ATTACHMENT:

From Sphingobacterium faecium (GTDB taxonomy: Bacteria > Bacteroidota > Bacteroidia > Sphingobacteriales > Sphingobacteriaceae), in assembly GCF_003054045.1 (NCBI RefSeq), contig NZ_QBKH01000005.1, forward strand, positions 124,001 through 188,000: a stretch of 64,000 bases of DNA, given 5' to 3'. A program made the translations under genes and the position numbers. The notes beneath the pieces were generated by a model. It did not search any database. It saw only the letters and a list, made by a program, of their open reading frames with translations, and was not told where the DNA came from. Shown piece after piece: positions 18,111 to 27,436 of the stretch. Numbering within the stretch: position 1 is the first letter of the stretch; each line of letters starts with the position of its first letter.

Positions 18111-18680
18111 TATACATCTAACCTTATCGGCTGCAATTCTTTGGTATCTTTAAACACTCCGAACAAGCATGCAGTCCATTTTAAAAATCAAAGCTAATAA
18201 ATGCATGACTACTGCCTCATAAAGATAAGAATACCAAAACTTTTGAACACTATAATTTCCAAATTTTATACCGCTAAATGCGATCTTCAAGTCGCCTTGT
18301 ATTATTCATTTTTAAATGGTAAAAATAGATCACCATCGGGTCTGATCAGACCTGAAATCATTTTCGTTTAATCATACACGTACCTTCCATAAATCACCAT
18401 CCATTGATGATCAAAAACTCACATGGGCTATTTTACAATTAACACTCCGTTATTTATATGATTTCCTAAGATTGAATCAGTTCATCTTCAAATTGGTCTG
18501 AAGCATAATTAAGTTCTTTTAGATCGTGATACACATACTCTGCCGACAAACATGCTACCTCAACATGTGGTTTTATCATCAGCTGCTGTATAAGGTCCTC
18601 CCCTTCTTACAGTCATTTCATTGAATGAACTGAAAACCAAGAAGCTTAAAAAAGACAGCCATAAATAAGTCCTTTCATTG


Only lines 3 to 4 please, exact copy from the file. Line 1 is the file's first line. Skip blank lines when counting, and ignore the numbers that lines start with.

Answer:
18111 TATACATCTAACCTTATCGGCTGCAATTCTTTGGTATCTTTAAACACTCCGAACAAGCATGCAGTCCATTTTAAAAATCAAAGCTAATAA
18201 ATGCATGACTACTGCCTCATAAAGATAAGAATACCAAAACTTTTGAACACTATAATTTCCAAATTTTATACCGCTAAATGCGATCTTCAAGTCGCCTTGT